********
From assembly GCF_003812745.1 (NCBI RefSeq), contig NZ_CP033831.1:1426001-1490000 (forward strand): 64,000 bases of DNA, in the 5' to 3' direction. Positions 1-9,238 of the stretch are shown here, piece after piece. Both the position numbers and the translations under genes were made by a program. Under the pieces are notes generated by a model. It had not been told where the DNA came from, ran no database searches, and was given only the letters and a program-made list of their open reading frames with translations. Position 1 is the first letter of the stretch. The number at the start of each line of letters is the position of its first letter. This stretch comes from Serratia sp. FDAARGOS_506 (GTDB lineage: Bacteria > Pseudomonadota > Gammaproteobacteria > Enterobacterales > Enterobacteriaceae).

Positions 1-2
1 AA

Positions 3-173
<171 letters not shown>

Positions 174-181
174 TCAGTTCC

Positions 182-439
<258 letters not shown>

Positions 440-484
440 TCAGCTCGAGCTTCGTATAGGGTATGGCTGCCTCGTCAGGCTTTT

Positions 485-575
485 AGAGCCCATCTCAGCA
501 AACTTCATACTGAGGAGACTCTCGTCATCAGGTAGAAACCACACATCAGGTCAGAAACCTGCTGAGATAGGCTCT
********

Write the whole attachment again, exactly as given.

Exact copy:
From assembly GCF_003812745.1 (NCBI RefSeq), contig NZ_CP033831.1:1426001-1490000 (forward strand): 64,000 bases of DNA, in the 5' to 3' direction. Positions 1-9,238 of the stretch are shown here, piece after piece. Both the position numbers and the translations under genes were made by a program. Under the pieces are notes generated by a model. It had not been told where the DNA came from, ran no database searches, and was given only the letters and a program-made list of their open reading frames with translations. Position 1 is the first letter of the stretch. The number at the start of each line of letters is the position of its first letter. This stretch comes from Serratia sp. FDAARGOS_506 (GTDB lineage: Bacteria > Pseudomonadota > Gammaproteobacteria > Enterobacterales > Enterobacteriaceae).

Positions 1-2
1 AA

Positions 3-173
<171 letters not shown>

Positions 174-181
174 TCAGTTCC

Positions 182-439
<258 letters not shown>

Positions 440-484
440 TCAGCTCGAGCTTCGTATAGGGTATGGCTGCCTCGTCAGGCTTTT

Positions 485-575
485 AGAGCCCATCTCAGCA
501 AACTTCATACTGAGGAGACTCTCGTCATCAGGTAGAAACCACACATCAGGTCAGAAACCTGCTGAGATAGGCTCT